Harms of detection and early treatment.There is limited evidence about the harms of screening, with conflicting research findings regarding anxiety associated with false-positive test results. There is limited information about the harms of treatment. Complications of cochlear implant surgery include increased risk of meningitis; however, the overall risks of complications of screening and treatment are estimated to be small.
USPSTF assessment.The USPSTF concludes that there is moderate certainty that the net benefit of screening all newborn infants for hearing loss is moderate.
Patient population. This recommendation applies to all newborn infants.
Assessment of risk. Risk factors associated with a higher incidence of permanent bilateral congenital hearing loss include neonatal intensive care unit admission for two or more days, several congenital syndromes, a family history of hereditary childhood sensorineural hearing loss, craniofacial abnormalities, and certain congenital infections. However, approximately 50 percent of infants with permanent bilateral congenital hearing loss do not have any known risk factors.
Screening tests. Screening programs should be conducted using a one- or two-step validated protocol. One frequently used protocol requires a two-step screening process, which includes otoacoustic emissions followed by auditory brain stem response in those who do not pass the first test. Equipment should be well maintained; staff should be thoroughly trained; and quality control programs should be in place to reduce avoidable false-positive test results. Screening programs should develop protocols to ensure that infants with positive screening test results receive appropriate audiologic evaluation and follow-up after discharge. Newborns delivered at home, at birthing centers, or at hospitals without hearing screening facilities should have some mechanism for referral for newborn hearing screening, including tracking of follow-up.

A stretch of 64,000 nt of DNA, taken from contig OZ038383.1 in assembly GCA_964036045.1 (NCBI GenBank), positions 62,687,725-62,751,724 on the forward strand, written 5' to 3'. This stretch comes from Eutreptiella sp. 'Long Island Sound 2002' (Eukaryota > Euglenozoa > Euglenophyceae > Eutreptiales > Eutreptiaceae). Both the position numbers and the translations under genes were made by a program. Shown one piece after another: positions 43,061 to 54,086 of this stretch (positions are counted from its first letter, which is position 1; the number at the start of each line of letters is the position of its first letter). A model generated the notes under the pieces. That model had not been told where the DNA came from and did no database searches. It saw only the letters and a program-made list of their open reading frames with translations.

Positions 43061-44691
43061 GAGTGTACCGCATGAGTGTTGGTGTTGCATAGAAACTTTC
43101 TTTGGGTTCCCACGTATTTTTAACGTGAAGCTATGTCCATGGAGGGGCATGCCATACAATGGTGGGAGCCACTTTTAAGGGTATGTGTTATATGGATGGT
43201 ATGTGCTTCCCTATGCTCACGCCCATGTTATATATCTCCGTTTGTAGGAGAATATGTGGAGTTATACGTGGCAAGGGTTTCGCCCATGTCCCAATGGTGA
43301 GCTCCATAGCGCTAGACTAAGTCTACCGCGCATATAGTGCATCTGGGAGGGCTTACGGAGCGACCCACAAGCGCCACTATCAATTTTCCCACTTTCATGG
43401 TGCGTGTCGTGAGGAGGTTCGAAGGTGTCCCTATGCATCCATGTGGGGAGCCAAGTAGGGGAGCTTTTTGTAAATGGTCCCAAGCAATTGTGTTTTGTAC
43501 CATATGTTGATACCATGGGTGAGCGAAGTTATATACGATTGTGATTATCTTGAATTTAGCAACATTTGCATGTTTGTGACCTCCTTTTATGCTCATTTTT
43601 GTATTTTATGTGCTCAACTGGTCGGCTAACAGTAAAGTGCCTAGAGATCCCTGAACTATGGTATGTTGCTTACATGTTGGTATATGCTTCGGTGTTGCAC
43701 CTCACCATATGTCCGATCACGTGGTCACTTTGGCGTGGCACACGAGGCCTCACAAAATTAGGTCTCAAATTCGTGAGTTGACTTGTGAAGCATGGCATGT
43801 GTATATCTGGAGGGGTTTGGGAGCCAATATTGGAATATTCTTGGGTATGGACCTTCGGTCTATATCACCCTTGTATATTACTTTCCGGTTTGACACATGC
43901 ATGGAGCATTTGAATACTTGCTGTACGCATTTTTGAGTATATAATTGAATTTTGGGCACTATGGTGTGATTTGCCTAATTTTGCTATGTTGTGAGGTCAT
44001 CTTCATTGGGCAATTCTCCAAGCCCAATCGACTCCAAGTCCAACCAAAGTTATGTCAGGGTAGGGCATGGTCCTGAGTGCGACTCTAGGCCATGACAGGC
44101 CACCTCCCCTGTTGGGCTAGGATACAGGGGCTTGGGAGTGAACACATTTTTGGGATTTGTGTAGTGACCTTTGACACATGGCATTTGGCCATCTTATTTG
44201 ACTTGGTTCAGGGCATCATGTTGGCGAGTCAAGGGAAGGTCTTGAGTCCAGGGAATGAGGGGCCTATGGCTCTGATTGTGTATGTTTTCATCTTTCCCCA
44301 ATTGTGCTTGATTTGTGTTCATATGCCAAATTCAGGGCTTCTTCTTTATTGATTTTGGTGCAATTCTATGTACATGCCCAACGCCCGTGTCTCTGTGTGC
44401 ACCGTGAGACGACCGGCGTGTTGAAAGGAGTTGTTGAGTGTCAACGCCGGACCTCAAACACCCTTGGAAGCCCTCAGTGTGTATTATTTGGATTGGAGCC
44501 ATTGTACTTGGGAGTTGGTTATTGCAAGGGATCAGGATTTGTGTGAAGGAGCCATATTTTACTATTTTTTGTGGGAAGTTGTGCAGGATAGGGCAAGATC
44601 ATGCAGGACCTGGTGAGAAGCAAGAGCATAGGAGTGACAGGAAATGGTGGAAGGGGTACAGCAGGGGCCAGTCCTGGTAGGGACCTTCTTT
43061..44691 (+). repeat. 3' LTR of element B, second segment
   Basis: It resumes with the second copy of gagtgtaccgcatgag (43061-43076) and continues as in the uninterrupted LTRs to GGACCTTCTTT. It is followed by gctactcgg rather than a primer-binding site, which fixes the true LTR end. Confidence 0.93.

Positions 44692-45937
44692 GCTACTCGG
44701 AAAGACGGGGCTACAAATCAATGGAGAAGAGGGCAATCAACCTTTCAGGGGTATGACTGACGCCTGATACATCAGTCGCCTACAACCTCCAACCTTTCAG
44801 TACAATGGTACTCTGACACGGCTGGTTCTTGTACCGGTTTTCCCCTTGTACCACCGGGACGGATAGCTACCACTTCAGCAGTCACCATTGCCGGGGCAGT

Treatment. Early intervention services for infants with hearing impairment should be designed to meet the individualized needs of the infant and family, including acquisition of communication competence, social skills, emotional well-being, and positive self-esteem. Early intervention includes evaluation for amplification or sensory devices, surgical and medical evaluation, and communication assessment and therapy. In recent years, cochlear implants have become more available for appropriate candidates; this surgery is usually considered in children with severe-to-profound hearing loss only after inadequate response to hearing aids.
Screening intervals. All infants should be screened for hearing loss before one month of age. Infants who do not pass the newborn screening should undergo audiologic and medical evaluation before three months of age for confirmatory testing. Because of the elevated risk of hearing loss in infants with risk indicators, an expert panel has recommended that these children undergo periodic monitoring for three years.1